Screen shot 2012-05-29 at 8.50.40 AMSherry Kyle here writing from my laptop in California. 

Have you had a good laugh lately? 

I’m not talking about a slight chuckle, but a good ‘ol belly laugh—the kind that makes your stomach hurt and the tears roll out of your eyes. There are certain friends and family members that bring it out of me. My husband is one of them. I love his sense of humor and how he can brighten my mood. Who makes you laugh? 

I’m so glad God loves laughter. He wants us to enjoy life. 

Psalm 126: 2-3 says,

“Our mouths were filled with laughter, our tongues with songs of joy. Then it was said among the nations, 'The LORD has done great things for them.' The LORD has done great things for us, and we are filled with joy.”


John 10: 10 says, 

“I have come that they may have life, and have it to the full.” 


Philippians 4: 8 says, 

“Whatever is true, whatever is noble, whatever is right, whatever is pure, whatever is lovely, whatever is admirable—if anything is excellent or praiseworthy—think about such things.” 

It may seem strange that I'd write a post on laughter for a writing blog, but writers need a little humor in their lives. We all know this business is tough and how important it is to keep it all in perspective.

Have a great day . . .  and laugh often!



ParablesParables and Word Pictures from the New Testament: Following God series by Cheri Cowell

Publisher: AMG Publishers
ISBN: 0899573495

Parables and Word Pictures from the New Testament is a 13-week workbook-style study of 118 parables from Jesus, Paul, and the apostles. This comprehensive look at the New Testament parables will help readers develop an ear for the message they convey—that the Kingdom of God is both here and near. Through the study readers will be challenged to live faithful and holy “Kingdom lives” in a broken and unholy world. Of the thirteen weeks, the first nine explore the parables of Jesus in the four gospels; the next three look at the parables in Acts and those from Paul and the apostles. The study culminates in a look at what the author calls living parables, with Jesus as the Parable of all parables. Through Him we come to know God the Father, and through Jesus we come to live as living parables in a world begging to “see God.” Living story-shaped lives allows others to see God in us—this is Kingdom living.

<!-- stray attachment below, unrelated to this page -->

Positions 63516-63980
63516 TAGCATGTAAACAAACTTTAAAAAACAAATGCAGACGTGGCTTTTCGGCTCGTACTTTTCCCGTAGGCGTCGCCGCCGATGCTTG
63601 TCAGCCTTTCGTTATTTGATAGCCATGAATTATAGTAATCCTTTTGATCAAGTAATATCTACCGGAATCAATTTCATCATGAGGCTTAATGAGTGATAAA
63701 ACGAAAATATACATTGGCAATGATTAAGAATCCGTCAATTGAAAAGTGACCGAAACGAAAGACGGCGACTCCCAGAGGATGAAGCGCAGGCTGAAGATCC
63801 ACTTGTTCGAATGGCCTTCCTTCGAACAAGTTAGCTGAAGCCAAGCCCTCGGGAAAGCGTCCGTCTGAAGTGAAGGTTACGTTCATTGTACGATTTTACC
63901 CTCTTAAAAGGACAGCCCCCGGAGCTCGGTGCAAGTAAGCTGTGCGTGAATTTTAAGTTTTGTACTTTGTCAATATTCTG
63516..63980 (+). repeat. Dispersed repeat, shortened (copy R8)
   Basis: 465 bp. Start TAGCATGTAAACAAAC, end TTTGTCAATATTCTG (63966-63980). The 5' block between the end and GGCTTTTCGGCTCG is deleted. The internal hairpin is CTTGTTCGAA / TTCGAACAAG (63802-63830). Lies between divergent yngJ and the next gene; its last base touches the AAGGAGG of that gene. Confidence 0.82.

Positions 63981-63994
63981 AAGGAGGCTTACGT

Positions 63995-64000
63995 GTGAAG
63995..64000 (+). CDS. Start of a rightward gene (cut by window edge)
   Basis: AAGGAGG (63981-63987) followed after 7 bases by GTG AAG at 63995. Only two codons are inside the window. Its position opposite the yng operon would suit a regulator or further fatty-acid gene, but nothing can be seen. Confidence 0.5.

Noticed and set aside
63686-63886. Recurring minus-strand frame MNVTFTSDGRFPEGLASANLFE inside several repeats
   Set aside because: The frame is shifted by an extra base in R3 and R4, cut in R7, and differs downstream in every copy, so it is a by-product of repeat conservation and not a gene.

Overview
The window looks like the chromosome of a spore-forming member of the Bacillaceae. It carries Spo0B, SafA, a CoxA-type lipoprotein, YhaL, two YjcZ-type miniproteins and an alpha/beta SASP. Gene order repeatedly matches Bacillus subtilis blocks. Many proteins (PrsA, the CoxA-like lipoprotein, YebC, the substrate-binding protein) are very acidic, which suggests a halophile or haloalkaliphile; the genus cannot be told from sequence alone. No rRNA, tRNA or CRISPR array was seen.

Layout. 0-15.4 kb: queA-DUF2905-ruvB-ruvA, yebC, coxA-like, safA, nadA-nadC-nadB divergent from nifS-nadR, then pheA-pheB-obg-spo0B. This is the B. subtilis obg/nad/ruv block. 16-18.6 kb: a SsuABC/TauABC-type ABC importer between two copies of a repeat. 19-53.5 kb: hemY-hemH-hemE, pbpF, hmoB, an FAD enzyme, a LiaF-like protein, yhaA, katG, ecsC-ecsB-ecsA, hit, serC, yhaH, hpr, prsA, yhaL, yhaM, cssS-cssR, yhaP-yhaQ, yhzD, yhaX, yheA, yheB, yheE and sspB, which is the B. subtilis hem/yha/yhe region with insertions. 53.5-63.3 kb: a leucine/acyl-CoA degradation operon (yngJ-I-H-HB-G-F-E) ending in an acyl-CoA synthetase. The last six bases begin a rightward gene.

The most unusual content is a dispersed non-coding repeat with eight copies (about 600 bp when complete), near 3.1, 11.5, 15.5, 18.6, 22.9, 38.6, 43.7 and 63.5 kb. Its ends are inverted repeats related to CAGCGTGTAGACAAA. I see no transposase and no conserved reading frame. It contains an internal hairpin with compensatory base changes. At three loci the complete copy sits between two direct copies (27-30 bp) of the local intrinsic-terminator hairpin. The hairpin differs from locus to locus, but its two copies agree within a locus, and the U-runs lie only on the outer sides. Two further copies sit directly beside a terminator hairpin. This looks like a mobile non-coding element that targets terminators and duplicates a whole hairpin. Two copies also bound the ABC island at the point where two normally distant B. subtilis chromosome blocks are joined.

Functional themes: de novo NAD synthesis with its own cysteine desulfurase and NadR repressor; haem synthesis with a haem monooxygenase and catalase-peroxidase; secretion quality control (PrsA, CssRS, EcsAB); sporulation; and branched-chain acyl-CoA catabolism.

Author, speaker, and sidewalk theologian, Cheri Cowell is passionate about discipleship and challenging the body of Christ to holiness of heart and life. As the author of Direction: Discernment for the Decisions of Your Life (Beacon Hill, 2007) and over 300 articles, Cheri’s love of story and the Holy Word shines through in her writing and teaching. In 2009 she was one of six journalists chosen for a tour of the Holy Land by the Israeli Ministry of Tourism, a blessing that only deepened he love of the parables Jesus told. Cheri is a graduate of Asbury Theological Seminary where she learned the Inductive Bible study method used in this study to encourage, challenge, and equip the body of Christ to live Story-shaped lives. Cheri and her husband, Randy, call Orlando, FL home.

This new release information was uploaded by Cecelia Dowdy. Happy reading!


Pic for website 2012     Hello, again! Maureen Pratt here with my monthly blogpost about the craft of writing. Today, I'm going to focus on techniques to employ to find and write distinctive voices for each of your characters or individuals in fiction or non-fiction.

    I began my professional writing career as a playwright, earning my Master of Fine Arts in Theater Arts with a concentration in playwriting from UCLA and later having a number of plays produced. Unlike writing for the movies, playwriting "runs" on dialogue. A professional script for live theater contains very little, if any, description except to set the scene, and actor's notes should be non-existent. (Once a play has been published, which assumes it's been produced, these notes are usually inserted as guidelines for subsequent productions, however, original scripts do not include them.) So, it's vital that a playwright master the art of dialogue, crafting lines that contain meaning, emphasis, and character without "indicating" these in the script.